Vaccines are being launched in Eire resulting from elevated litigation

All medical interventions in Ireland come against a backdrop of “heightened concern” about potential litigation, Tánaiste Leo Varadkar said earlier this week when speaking about the introduction of the Covid-19 vaccine.

Whether it is vaccination programs, screening programs or maternity care, it is “particularly the case” in Ireland that medical procedures take place as part of an increased awareness of the possibility of litigation.

This isn’t a bad thing in and of itself as it “helps us take a little more time to make sure everything is just right,” he said on RTÉ Radio 1’s Morning Ireland.

One of the reasons Ireland may have recourse to the courts more often than other jurisdictions is that legal sources have indicated that we have not established a system of involuntary redress or redress for certain types of medical claims.

Some countries have programs in place to provide assistance to people who claim they have suffered from the administration of certain medicines, including vaccines.

These systems offer an alternative to the very expensive option of going to court.

In a report published earlier this month, a group of experts on the “Law of the Pies and Current Systems for Clinical Negligence Claims Management” advocated the “urgent” establishment of a vaccination compensation system.

There is, according to the group, “a strong moral argument that the state that actively promotes vaccination should take responsibility for those who suffer from it.”

None of this suggests that vaccines are particularly unsafe. It’s just that no medical intervention is completely risk-free.

The Taoiseach, Micheál Martin, told the Dáil earlier this month that the government intended to introduce a vaccine compensation system.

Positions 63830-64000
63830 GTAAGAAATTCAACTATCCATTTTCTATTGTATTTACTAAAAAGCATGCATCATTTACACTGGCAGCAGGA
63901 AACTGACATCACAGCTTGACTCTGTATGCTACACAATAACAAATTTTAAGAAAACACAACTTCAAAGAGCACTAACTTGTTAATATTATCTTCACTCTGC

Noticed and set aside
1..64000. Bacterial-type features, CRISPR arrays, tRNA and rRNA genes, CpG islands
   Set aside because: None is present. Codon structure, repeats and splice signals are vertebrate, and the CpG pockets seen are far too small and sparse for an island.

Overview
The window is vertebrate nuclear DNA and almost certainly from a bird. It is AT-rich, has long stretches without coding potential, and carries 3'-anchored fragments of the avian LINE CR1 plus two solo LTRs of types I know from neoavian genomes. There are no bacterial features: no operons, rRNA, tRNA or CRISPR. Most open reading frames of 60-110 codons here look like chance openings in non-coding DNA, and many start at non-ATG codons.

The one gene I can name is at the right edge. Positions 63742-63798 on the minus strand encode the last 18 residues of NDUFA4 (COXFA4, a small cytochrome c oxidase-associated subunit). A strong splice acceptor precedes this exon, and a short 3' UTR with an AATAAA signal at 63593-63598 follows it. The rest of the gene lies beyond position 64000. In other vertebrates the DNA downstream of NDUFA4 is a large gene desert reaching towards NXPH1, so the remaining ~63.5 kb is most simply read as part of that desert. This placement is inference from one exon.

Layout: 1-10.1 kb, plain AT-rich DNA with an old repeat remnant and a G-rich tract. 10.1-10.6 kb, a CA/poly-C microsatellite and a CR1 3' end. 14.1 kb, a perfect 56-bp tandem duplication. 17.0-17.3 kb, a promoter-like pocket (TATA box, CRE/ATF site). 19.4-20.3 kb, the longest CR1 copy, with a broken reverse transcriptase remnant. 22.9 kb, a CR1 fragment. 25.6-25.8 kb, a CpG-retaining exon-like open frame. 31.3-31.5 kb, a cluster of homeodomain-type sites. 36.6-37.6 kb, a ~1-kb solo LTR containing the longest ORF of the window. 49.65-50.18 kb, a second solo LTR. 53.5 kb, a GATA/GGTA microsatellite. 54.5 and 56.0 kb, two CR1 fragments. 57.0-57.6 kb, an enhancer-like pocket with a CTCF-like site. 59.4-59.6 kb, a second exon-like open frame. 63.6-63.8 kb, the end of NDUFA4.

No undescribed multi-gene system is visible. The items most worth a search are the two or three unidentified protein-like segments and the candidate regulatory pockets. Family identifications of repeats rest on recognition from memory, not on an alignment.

The program applies to all vaccination programs such as the annual flu vaccination campaign and not just to the Covid-19 vaccines.

Mr Martin explained that the Covid vaccines Ireland is receiving under the pre-sale agreements negotiated at EU level with its manufacturers include the provision of compensation.

Each EU member state is obliged to “assume the costs of legal assistance and the payment of claims for damages in connection with the administration of the vaccine,” he said.

As with any medical care, vaccines are administered on the basis of “informed consent”. This means that the person receiving the vaccine must be clearly informed by health workers about the benefits and risks associated with the product.

A document prepared by the HSE for the Covid-19 vaccination program sets out how the person receiving the vaccine must also be informed of the risks associated with not taking the vaccine, non-coercive action and the ability to make decisions (even if support is needed).

It is not the case, as can generally be assumed, that for people who are unable to give informed consent, the task is left to their “next of kin”.

In cases where a person is unable to make an informed decision, the decision rests with their healthcare professional, who will make the decision based on a “best interest” principle, including values ​​and preferences of the patient The person should consider what that person would do if they were able to give informed consent, as well as the views of those who have a close relationship with the person.

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